Thursday, June 16, 2011

The kohlrabi, an unusual looking vegetable.

Not many people in Australia know this vegetable. Kohlrabi is not a typically Australian garden vegetable. Its roots, so to speak, are very definitely in Europe. And the name is not a mixture of countries or religious cultures. Simply, it means "cabbage turnip". In German, "kohl" means cabbage and "rabi" means turnip. It was used in Europe a long time before it was introduced to the English, and much later the Americans.

Kohlrabi is an oxymoron in more ways than its name. Its turnip, but cabbage-like characteristics are part of the Brassica family that also contains cabbage, broccoli, and cauliflower.

Kohl, which is German for cabbage, aptly indicates which family this vegetable belongs to. This is a versatile vegetable; it can be eaten raw as a salad, cooked or steamed and added to vegetable soup for extra flavour.

I used to grow kohlrabi every year, till I discovered Les Olufson’s vegetable stand at Rusty’s veggie market in Cairns, where he sells his kohlrabies and other farm produce. Kohlrabi takes several months to grow and getting them from Les freed my garden plots for quicker growing vegetables. There are pale green and purple varieties. Kohlrabies are now available here in North Queensland. In other areas, ask your grocer for kohlrabi. Click on picture to enlarge.
A few years ago the "Cairns Post" (our daily newspaper) published a story in the “Weekend Gardener” section by garden expert Kim Morris. With the title: “Kim delves into the delicious sproutings of Werner Schmidlin's veggie patch.” Here is a picture with one of my Kohlrabies taken by the Cairns Post. Click on picture to enlarge.
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Click here and watch this interesting Australian animation and, learn more about Kohlrabi. Mr. Kohl Rabi will talk to you and explain a few things about himself.

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Kohlrabies are packed with nutrients; click here, to read more, below is an excerpt.

As a remarkable source of vitamin C, kohlrabi helps your body absorb iron. Iron improves oxygen levels in red blood cells, which increases energy. A half cup of kohlrabi offers 245 grams of potassium, 25 I.U. of vitamin A, 43.4 milligrams of vitamin C, 11.3 micrograms of folic acid, 16.8 mg of calcium and about 10 mg of choline. It’s a low fat vegetable with only 19 calories in a half cup serving that provides a healthy 23 mg of omega 3 fatty acids and 1.5 grams of protein.

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5 Health Benefits of Kohlrabi. Click on the link below.

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My thought for today. - Werner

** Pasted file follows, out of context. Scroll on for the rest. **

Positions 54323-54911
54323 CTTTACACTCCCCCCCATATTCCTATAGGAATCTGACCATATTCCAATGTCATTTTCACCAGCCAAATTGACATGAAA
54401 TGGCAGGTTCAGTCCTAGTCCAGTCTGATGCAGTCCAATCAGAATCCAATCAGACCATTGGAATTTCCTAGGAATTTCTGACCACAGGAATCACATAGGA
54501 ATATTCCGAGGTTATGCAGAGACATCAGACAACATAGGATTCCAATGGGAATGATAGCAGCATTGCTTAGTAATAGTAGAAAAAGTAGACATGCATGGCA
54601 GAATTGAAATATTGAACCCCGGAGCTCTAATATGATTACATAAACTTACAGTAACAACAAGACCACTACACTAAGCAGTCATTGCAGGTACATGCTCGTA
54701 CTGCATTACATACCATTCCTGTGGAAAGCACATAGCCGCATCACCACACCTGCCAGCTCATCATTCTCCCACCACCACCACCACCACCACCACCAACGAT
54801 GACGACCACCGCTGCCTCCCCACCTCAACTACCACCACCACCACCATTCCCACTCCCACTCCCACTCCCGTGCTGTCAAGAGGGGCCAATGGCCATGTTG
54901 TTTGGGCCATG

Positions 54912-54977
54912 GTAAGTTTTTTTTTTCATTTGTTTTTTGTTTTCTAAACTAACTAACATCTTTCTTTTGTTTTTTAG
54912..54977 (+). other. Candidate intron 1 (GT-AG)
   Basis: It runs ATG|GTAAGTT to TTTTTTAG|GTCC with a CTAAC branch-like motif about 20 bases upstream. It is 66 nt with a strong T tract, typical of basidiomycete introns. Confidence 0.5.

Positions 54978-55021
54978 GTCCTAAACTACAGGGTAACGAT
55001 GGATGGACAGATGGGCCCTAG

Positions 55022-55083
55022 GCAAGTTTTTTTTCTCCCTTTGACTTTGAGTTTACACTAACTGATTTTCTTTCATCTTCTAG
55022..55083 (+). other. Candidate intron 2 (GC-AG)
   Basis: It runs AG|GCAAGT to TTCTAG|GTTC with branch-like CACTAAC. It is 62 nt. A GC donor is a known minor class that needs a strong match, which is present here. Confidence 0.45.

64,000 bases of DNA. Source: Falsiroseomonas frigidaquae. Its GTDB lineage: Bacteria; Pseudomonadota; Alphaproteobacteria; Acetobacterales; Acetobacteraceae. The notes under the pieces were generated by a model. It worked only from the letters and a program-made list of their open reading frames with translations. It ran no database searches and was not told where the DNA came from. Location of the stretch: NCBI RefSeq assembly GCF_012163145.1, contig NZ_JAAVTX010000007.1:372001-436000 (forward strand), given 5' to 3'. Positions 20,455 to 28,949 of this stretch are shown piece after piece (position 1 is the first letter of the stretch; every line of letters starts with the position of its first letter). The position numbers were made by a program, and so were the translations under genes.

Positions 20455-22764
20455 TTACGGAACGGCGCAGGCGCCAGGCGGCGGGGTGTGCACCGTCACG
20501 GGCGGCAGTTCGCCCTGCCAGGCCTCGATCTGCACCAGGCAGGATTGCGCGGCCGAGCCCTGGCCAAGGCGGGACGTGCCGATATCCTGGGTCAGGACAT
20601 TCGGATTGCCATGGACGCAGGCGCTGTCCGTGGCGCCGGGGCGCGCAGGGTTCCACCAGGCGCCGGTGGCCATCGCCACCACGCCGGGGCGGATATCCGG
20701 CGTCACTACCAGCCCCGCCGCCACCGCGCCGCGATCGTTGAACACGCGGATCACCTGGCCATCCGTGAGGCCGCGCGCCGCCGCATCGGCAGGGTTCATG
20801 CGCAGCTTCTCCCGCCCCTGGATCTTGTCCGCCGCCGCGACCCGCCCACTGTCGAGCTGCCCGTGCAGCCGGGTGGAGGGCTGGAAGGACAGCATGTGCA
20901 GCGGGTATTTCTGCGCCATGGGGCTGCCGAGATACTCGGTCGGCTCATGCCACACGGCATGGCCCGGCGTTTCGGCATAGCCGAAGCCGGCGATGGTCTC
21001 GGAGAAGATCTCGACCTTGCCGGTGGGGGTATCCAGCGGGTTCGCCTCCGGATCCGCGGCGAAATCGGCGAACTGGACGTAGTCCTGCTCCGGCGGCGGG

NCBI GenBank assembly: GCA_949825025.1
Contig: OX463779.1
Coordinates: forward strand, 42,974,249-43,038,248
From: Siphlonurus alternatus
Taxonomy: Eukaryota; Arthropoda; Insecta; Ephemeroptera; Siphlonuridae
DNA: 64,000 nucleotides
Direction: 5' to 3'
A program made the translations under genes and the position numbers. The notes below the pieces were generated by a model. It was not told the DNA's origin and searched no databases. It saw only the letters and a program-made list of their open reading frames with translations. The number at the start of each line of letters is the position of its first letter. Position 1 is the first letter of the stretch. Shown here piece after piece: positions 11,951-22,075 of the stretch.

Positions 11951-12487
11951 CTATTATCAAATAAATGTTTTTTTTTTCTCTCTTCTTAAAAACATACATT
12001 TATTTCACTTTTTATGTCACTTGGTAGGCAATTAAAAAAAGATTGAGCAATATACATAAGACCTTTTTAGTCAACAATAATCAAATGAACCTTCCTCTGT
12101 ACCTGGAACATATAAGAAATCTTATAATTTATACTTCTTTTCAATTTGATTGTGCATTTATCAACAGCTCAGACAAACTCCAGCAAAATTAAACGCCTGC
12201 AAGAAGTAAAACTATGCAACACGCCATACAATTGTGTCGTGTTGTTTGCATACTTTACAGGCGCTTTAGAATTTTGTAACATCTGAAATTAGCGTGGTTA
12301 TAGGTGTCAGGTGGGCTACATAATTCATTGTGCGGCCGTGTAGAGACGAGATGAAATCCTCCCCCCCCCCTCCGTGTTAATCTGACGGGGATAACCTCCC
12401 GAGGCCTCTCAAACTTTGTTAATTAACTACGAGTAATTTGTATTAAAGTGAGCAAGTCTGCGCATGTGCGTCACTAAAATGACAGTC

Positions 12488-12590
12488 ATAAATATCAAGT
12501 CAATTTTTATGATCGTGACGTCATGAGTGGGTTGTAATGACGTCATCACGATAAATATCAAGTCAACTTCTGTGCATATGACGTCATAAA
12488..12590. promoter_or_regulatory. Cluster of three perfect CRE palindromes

Eat well, drink in moderation, and sleep sound, in these three good health abound. Anon.


Alf Grant said...

Wow! What an interesting posting. Thank you. I must admit that I never heard the word “kohlrabi” before. There are always new things to be learned. As a consequence; I’ll endeavour to find seeds and grow them.

Country Woman said...

Thank you, Werner, for your very interesting kohlrabi blog posting. I must admit seeing kohlrabies at some time at the supermarket shelves, but I didn’t know what to do with them – now I know.

I watched the animated and informative “Mr. Kohl Rabi” with great interest and then watched it again with my two children who found it also very interesting.
They said that they will ask their schoolmates if they know what kohlrabi is, and if they don’t know they will refer them to Werner’s blog.

Alison Alloway said...

Werner, the vegetable just even looks so healthy! How do we cook it? Do you have any German recipes for us with kohlrabi in?

Werner the blogger said...

Alison, re your question, use kohlrabi like any other vegetable; slice them thinly then steam them and add a little butter on if you like. Grate them and use in vegetable soup which gives it an excellent flavour. For a raw kohlrabi salad, grate them and add French dressing on it or your favourite salad dressing.

This is our way with kohlrabi, but if you Google “Kohlrabi recipes” you will find a variety of kohlrabi recipes. Please click on all the links in my posting and find out how healthy kohlrabies are. –

Sonja Hardy said...

Corina, I live near Brisbane, and also enjoy Kohlrabi - both the purple and green variety, which look the same on the inside and taste the same. Some branches of Coles and Woolworths used to sell Kohlrabe, but I haven't seen it for a long time. That's probably because many people don't know what to do with it, so it may not have sold well.

Your best chance would be to speak to individual fruit and vegetable shop owners, who may be willing to order it for you when it comes into season. Sometimes it is also available at farmers' markets that are held at various locations in and around Brisbane. Or you could try growing it yourself.